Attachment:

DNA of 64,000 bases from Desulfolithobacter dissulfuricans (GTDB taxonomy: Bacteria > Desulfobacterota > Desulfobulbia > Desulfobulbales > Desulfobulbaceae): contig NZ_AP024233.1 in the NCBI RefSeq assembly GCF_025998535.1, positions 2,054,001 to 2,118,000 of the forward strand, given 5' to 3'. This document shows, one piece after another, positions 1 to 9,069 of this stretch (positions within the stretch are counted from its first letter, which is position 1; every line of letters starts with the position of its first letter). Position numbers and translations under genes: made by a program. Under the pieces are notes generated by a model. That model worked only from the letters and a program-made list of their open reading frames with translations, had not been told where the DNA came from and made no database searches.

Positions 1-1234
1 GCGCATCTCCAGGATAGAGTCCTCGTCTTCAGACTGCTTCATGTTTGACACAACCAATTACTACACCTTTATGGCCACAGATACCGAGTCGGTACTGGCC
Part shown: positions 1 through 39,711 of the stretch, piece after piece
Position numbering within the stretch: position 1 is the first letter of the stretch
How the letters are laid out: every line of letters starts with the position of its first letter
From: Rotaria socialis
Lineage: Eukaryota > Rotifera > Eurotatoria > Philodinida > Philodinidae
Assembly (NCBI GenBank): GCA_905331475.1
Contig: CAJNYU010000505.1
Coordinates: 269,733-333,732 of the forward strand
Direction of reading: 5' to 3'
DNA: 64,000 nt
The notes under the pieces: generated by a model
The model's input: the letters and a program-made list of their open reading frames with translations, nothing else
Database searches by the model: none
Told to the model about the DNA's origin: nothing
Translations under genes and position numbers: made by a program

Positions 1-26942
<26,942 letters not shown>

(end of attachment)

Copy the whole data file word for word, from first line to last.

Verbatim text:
DNA of 64,000 bases from Desulfolithobacter dissulfuricans (GTDB taxonomy: Bacteria > Desulfobacterota > Desulfobulbia > Desulfobulbales > Desulfobulbaceae): contig NZ_AP024233.1 in the NCBI RefSeq assembly GCF_025998535.1, positions 2,054,001 to 2,118,000 of the forward strand, given 5' to 3'. This document shows, one piece after another, positions 1 to 9,069 of this stretch (positions within the stretch are counted from its first letter, which is position 1; every line of letters starts with the position of its first letter). Position numbers and translations under genes: made by a program. Under the pieces are notes generated by a model. That model worked only from the letters and a program-made list of their open reading frames with translations, had not been told where the DNA came from and made no database searches.

Positions 1-1234
1 GCGCATCTCCAGGATAGAGTCCTCGTCTTCAGACTGCTTCATGTTTGACACAACCAATTACTACACCTTTATGGCCACAGATACCGAGTCGGTACTGGCC
Part shown: positions 1 through 39,711 of the stretch, piece after piece
Position numbering within the stretch: position 1 is the first letter of the stretch
How the letters are laid out: every line of letters starts with the position of its first letter
From: Rotaria socialis
Lineage: Eukaryota > Rotifera > Eurotatoria > Philodinida > Philodinidae
Assembly (NCBI GenBank): GCA_905331475.1
Contig: CAJNYU010000505.1
Coordinates: 269,733-333,732 of the forward strand
Direction of reading: 5' to 3'
DNA: 64,000 nt
The notes under the pieces: generated by a model
The model's input: the letters and a program-made list of their open reading frames with translations, nothing else
Database searches by the model: none
Told to the model about the DNA's origin: nothing
Translations under genes and position numbers: made by a program

Positions 1-26942
<26,942 letters not shown>